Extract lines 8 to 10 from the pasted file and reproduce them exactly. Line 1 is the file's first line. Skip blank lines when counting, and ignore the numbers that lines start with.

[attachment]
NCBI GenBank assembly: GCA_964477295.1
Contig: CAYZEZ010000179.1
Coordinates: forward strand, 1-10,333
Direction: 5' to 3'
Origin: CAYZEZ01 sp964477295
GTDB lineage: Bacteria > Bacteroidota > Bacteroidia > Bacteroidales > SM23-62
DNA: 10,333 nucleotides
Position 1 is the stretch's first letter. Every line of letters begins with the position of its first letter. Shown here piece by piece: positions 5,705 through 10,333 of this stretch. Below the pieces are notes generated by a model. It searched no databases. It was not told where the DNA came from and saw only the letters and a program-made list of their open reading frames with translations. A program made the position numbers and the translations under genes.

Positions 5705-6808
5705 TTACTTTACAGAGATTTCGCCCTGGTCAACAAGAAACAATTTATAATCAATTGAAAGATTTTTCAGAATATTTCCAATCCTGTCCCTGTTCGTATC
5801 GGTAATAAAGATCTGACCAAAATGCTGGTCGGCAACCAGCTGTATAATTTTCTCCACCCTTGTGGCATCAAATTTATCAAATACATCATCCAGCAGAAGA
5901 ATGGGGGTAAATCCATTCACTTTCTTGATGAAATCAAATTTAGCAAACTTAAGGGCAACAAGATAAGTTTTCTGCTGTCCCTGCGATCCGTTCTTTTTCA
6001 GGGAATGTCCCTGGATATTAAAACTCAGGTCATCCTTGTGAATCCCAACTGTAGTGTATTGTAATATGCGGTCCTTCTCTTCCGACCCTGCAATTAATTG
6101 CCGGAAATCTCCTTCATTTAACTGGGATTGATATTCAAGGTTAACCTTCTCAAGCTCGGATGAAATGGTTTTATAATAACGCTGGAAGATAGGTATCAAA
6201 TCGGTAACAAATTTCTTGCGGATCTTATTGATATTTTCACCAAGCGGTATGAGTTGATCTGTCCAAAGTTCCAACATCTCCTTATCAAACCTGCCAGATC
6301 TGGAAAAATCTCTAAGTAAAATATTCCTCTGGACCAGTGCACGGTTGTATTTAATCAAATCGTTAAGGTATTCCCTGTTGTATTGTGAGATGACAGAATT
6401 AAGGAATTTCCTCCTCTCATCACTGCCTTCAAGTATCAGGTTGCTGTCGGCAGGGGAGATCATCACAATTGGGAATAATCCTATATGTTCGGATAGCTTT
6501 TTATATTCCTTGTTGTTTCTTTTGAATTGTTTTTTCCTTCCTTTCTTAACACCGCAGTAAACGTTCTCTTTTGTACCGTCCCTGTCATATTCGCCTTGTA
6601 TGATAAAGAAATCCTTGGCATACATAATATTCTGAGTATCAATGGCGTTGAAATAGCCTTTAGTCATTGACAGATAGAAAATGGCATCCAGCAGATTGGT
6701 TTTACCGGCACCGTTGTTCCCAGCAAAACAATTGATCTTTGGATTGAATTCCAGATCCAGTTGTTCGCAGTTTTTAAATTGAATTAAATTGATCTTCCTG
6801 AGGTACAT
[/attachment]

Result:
Position 1 is the stretch's first letter. Every line of letters begins with the position of its first letter. Shown here piece by piece: positions 5,705 through 10,333 of this stretch. Below the pieces are notes generated by a model. It searched no databases. It was not told where the DNA came from and saw only the letters and a program-made list of their open reading frames with translations. A program made the position numbers and the translations under genes.

Positions 5705-6808
5705 TTACTTTACAGAGATTTCGCCCTGGTCAACAAGAAACAATTTATAATCAATTGAAAGATTTTTCAGAATATTTCCAATCCTGTCCCTGTTCGTATC